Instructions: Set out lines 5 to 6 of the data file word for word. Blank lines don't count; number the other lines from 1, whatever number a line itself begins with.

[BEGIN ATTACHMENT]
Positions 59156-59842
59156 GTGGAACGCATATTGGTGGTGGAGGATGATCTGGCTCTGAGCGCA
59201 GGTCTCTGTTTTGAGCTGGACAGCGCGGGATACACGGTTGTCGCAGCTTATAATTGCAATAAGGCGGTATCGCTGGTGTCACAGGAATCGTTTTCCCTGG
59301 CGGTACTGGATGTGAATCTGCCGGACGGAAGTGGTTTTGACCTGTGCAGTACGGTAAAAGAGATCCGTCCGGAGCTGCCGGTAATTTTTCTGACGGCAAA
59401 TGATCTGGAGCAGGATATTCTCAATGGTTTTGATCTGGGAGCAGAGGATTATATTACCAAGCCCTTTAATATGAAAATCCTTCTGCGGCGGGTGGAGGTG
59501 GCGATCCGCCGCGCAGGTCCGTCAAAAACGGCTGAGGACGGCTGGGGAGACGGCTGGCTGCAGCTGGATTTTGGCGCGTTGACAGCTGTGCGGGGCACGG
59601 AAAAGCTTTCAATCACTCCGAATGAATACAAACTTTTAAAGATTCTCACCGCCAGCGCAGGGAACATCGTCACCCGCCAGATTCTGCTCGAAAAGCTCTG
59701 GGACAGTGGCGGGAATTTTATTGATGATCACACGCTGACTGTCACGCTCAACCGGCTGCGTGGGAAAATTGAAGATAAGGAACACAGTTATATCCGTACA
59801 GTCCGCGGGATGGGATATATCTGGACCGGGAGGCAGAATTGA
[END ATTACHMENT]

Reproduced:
59401 TGATCTGGAGCAGGATATTCTCAATGGTTTTGATCTGGGAGCAGAGGATTATATTACCAAGCCCTTTAATATGAAAATCCTTCTGCGGCGGGTGGAGGTG
59501 GCGATCCGCCGCGCAGGTCCGTCAAAAACGGCTGAGGACGGCTGGGGAGACGGCTGGCTGCAGCTGGATTTTGGCGCGTTGACAGCTGTGCGGGGCACGG